Consent. This topic has been coming up a lot in my life over the last several months. As my daughter grows into womanhood and my son continues on his journey in toddlerhood, I’ve been re-evaluating and considering all the ways I hold and wield power as their parent, as their mentor, as their protector and as their teacher.
A few months ago, social media was on fire with our reactions to the Brock Turner case and his incredibly lenient sentencing. Rage flowed through data and power lines in a way I haven’t witnessed before. Women stepping forward and sharing their own stories. Men and women coming together to help educate the world about rape culture, white supremacy, patriarchy, and oppression.
It’s been pretty amazing to witness and to be part of.
I was somewhat quiet in voicing my own opinion with my own words. Because there is more to this story than one man’s “20 minutes of action” or his father’s obvious cluelessness about the impact of these actions on another human being. I haven’t written much directly because I don’t want to stifle or negate the very real validity of our rage about this case.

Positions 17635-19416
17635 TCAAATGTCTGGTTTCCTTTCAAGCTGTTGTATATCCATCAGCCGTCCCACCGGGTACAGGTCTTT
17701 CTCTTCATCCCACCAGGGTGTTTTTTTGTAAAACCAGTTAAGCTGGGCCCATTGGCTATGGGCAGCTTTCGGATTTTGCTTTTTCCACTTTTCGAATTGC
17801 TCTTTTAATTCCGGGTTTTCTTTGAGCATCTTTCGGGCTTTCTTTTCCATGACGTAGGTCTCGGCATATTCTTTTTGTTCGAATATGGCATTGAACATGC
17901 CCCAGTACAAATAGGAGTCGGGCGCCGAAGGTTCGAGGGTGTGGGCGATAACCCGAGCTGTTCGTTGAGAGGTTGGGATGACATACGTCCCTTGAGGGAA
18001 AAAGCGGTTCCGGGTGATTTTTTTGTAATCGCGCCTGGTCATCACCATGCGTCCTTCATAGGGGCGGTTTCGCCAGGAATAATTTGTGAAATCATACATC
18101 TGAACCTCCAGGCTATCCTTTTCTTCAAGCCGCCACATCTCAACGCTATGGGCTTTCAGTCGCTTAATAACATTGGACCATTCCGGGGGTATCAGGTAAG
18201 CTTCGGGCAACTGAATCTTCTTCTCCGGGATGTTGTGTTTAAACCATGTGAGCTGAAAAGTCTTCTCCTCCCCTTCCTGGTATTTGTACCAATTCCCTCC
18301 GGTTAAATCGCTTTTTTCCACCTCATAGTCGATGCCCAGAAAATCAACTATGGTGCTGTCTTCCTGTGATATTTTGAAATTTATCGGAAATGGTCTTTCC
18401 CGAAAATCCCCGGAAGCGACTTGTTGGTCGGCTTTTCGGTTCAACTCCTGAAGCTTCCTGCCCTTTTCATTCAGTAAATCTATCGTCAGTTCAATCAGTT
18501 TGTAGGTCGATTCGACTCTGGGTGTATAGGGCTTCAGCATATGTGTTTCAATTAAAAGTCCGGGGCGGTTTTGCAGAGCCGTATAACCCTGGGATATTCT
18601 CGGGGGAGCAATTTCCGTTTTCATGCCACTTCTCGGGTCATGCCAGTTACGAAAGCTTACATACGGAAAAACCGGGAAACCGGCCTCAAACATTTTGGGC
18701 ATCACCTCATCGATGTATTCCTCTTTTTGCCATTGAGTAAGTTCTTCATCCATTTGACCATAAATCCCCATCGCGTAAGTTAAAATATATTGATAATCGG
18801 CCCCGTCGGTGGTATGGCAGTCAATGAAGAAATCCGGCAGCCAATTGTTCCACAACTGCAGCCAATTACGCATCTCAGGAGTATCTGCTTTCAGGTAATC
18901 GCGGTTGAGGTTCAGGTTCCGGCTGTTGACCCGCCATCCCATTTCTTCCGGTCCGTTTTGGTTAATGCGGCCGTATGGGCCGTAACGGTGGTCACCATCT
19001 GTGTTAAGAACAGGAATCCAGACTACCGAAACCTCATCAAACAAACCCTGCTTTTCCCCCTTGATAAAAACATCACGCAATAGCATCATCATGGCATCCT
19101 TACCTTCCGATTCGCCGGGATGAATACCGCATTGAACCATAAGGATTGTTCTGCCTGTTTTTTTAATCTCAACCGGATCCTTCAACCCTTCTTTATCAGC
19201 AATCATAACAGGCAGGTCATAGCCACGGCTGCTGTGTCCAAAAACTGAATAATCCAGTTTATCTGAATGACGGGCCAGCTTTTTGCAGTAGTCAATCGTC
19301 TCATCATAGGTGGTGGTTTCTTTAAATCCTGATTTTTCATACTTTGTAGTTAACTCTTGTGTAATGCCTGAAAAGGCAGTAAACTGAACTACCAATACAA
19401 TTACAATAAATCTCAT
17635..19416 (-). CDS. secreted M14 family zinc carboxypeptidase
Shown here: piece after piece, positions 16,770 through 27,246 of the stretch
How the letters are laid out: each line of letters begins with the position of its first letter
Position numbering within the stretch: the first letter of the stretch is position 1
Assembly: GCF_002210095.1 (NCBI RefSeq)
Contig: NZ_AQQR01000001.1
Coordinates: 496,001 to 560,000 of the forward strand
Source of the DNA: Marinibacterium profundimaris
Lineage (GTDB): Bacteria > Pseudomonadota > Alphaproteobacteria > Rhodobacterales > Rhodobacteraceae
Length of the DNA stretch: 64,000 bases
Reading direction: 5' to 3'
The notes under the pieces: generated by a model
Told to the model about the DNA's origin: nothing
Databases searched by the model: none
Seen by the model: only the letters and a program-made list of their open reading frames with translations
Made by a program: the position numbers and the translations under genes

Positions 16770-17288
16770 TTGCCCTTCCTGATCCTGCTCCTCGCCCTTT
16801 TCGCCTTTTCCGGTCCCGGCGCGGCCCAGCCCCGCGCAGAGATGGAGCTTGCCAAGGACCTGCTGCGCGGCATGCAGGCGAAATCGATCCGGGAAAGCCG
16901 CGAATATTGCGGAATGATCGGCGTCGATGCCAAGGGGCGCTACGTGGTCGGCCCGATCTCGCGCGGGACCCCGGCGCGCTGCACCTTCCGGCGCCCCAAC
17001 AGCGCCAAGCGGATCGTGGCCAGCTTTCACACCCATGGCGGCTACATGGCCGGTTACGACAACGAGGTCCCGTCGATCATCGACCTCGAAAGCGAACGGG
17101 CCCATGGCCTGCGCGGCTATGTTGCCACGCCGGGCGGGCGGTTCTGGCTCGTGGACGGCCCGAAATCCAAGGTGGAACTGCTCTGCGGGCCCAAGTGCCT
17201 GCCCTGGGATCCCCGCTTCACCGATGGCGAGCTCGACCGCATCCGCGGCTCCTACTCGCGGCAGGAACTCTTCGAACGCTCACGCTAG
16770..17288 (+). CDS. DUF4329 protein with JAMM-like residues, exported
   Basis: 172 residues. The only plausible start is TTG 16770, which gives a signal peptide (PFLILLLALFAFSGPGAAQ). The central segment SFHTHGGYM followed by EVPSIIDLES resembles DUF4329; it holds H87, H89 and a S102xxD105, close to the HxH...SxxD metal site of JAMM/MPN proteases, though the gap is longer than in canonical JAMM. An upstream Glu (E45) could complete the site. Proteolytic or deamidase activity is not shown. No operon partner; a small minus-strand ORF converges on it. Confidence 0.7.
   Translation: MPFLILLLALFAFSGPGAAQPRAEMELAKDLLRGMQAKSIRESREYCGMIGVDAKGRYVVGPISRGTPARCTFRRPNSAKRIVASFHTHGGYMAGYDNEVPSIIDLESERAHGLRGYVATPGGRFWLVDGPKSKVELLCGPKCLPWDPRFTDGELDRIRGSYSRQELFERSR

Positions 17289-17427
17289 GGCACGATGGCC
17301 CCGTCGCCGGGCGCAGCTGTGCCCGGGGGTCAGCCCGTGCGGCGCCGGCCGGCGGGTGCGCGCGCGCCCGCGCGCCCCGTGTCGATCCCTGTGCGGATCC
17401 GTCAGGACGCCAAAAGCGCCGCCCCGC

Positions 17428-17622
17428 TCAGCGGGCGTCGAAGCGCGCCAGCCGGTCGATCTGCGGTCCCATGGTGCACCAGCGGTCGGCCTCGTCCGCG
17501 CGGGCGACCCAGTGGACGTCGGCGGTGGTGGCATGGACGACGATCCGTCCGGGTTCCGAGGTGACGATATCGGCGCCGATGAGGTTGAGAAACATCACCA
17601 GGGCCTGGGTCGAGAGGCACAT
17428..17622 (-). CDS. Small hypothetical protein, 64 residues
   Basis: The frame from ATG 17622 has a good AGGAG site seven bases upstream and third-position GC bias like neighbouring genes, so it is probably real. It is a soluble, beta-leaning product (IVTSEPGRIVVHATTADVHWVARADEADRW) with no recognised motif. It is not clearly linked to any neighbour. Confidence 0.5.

I want each of us to express our rage.
Our rage is valid.
Each of us are responsible, in subtle and not so subtle ways, for this case.
I’m not talking about victim blaming or slut shaming.
I’m talking about the ways each of us, every single day, buys into the rules of our patriarchal culture. The very real small and big ways we each trample over another’s consent. How we each silence others and tell them how they are broken and need fixing.
I wrote to you about how I trampled all over my son’s consent, his autonomy and the very unintentional and yet powerful way I taught him that those in power don’t need to ask permission. Today I want to share a story about my daughter and how I disregarded her consent. I don’t share these stories as a badge of honor or as a confession to my sins. I share these stories because it is important that we each look at the ways we unintentionally disregard the needs and voice of others. I share because many of you are parents, or aunts or uncles, and each of us can have an impact when interacting with children and raising a generation who could have a very different internalized understanding of autonomy and consent than the one we were each raised with. I share because our interactions with adults are often not so different from how we interact with children and teens, and we each (myself included), need to slow down and evaluate our own ways of being in this world and how we each can do and be different; how each of us can do our own part in tearing this shit down.